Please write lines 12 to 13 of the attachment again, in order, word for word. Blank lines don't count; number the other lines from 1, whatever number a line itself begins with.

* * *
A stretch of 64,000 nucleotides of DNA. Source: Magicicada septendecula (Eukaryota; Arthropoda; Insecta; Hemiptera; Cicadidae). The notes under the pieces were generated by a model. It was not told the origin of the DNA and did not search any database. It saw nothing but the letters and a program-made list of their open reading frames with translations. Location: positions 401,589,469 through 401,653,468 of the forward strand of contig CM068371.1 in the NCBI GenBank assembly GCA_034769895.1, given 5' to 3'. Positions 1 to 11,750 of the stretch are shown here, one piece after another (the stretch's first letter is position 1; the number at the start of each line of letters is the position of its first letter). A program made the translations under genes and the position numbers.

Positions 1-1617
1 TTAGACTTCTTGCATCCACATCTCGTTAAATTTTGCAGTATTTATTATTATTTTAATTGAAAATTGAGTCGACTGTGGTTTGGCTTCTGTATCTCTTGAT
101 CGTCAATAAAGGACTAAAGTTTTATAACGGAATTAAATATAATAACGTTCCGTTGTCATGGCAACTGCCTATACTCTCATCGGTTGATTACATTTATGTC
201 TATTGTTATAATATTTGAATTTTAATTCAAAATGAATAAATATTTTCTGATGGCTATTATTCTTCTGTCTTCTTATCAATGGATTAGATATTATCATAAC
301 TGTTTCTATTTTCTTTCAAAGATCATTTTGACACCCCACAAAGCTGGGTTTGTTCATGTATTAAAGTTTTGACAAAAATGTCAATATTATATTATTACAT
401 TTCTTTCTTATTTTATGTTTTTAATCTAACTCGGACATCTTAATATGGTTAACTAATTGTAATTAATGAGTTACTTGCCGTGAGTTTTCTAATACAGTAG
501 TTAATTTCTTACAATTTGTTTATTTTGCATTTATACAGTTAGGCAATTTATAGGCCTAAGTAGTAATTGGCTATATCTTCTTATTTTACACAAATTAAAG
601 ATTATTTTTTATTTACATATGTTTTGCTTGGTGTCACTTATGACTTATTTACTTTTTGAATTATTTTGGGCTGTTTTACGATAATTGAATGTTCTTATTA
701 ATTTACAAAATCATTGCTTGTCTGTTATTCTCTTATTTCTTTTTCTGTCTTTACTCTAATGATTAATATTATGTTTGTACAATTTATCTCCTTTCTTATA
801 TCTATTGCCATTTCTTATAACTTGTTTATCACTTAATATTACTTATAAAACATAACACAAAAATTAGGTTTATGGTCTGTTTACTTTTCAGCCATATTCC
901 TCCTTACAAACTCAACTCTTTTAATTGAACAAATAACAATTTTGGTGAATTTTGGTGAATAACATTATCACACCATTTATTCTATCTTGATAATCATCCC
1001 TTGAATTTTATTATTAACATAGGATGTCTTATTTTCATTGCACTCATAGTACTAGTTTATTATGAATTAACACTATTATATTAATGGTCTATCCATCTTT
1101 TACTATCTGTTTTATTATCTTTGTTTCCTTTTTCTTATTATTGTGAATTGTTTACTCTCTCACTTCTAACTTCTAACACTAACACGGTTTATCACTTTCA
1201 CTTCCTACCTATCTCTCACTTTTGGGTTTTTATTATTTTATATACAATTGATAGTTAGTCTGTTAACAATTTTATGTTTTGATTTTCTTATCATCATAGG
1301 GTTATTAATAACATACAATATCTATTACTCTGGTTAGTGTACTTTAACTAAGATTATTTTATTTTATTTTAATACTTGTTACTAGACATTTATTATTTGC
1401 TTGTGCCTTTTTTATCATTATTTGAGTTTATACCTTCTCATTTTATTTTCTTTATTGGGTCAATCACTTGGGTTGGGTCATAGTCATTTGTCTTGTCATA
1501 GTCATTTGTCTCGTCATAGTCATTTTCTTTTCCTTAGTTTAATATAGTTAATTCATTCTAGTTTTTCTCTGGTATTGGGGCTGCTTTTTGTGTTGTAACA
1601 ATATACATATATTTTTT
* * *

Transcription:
901 TCCTTACAAACTCAACTCTTTTAATTGAACAAATAACAATTTTGGTGAATTTTGGTGAATAACATTATCACACCATTTATTCTATCTTGATAATCATCCC
1001 TTGAATTTTATTATTAACATAGGATGTCTTATTTTCATTGCACTCATAGTACTAGTTTATTATGAATTAACACTATTATATTAATGGTCTATCCATCTTT